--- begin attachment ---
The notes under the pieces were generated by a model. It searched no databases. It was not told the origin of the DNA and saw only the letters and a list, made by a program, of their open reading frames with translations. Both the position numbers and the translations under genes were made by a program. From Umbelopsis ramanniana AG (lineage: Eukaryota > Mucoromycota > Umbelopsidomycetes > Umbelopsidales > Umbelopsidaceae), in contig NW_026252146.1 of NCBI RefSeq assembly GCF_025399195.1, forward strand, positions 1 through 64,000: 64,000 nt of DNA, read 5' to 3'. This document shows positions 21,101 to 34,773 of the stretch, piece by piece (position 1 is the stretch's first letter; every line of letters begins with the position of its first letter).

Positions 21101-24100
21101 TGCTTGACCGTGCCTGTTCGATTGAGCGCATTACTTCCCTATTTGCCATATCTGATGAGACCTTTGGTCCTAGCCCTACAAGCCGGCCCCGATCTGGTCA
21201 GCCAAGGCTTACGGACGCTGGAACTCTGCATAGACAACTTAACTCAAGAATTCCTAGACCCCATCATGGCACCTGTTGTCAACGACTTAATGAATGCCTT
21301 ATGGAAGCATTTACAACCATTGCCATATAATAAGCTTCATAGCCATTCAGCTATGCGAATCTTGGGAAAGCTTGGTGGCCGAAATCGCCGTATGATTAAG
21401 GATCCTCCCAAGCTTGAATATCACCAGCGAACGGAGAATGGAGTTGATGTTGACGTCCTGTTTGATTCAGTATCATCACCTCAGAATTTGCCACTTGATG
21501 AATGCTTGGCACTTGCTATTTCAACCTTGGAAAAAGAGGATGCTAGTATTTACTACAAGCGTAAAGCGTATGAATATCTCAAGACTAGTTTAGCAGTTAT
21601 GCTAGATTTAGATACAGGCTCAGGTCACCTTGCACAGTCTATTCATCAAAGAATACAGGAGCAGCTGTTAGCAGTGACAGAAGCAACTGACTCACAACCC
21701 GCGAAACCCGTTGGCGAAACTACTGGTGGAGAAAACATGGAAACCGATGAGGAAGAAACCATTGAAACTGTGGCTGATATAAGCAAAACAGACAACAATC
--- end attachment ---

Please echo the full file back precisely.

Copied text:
The notes under the pieces were generated by a model. It searched no databases. It was not told the origin of the DNA and saw only the letters and a list, made by a program, of their open reading frames with translations. Both the position numbers and the translations under genes were made by a program. From Umbelopsis ramanniana AG (lineage: Eukaryota > Mucoromycota > Umbelopsidomycetes > Umbelopsidales > Umbelopsidaceae), in contig NW_026252146.1 of NCBI RefSeq assembly GCF_025399195.1, forward strand, positions 1 through 64,000: 64,000 nt of DNA, read 5' to 3'. This document shows positions 21,101 to 34,773 of the stretch, piece by piece (position 1 is the stretch's first letter; every line of letters begins with the position of its first letter).

Positions 21101-24100
21101 TGCTTGACCGTGCCTGTTCGATTGAGCGCATTACTTCCCTATTTGCCATATCTGATGAGACCTTTGGTCCTAGCCCTACAAGCCGGCCCCGATCTGGTCA
21201 GCCAAGGCTTACGGACGCTGGAACTCTGCATAGACAACTTAACTCAAGAATTCCTAGACCCCATCATGGCACCTGTTGTCAACGACTTAATGAATGCCTT
21301 ATGGAAGCATTTACAACCATTGCCATATAATAAGCTTCATAGCCATTCAGCTATGCGAATCTTGGGAAAGCTTGGTGGCCGAAATCGCCGTATGATTAAG
21401 GATCCTCCCAAGCTTGAATATCACCAGCGAACGGAGAATGGAGTTGATGTTGACGTCCTGTTTGATTCAGTATCATCACCTCAGAATTTGCCACTTGATG
21501 AATGCTTGGCACTTGCTATTTCAACCTTGGAAAAAGAGGATGCTAGTATTTACTACAAGCGTAAAGCGTATGAATATCTCAAGACTAGTTTAGCAGTTAT
21601 GCTAGATTTAGATACAGGCTCAGGTCACCTTGCACAGTCTATTCATCAAAGAATACAGGAGCAGCTGTTAGCAGTGACAGAAGCAACTGACTCACAACCC
21701 GCGAAACCCGTTGGCGAAACTACTGGTGGAGAAAACATGGAAACCGATGAGGAAGAAACCATTGAAACTGTGGCTGATATAAGCAAAACAGACAACAATC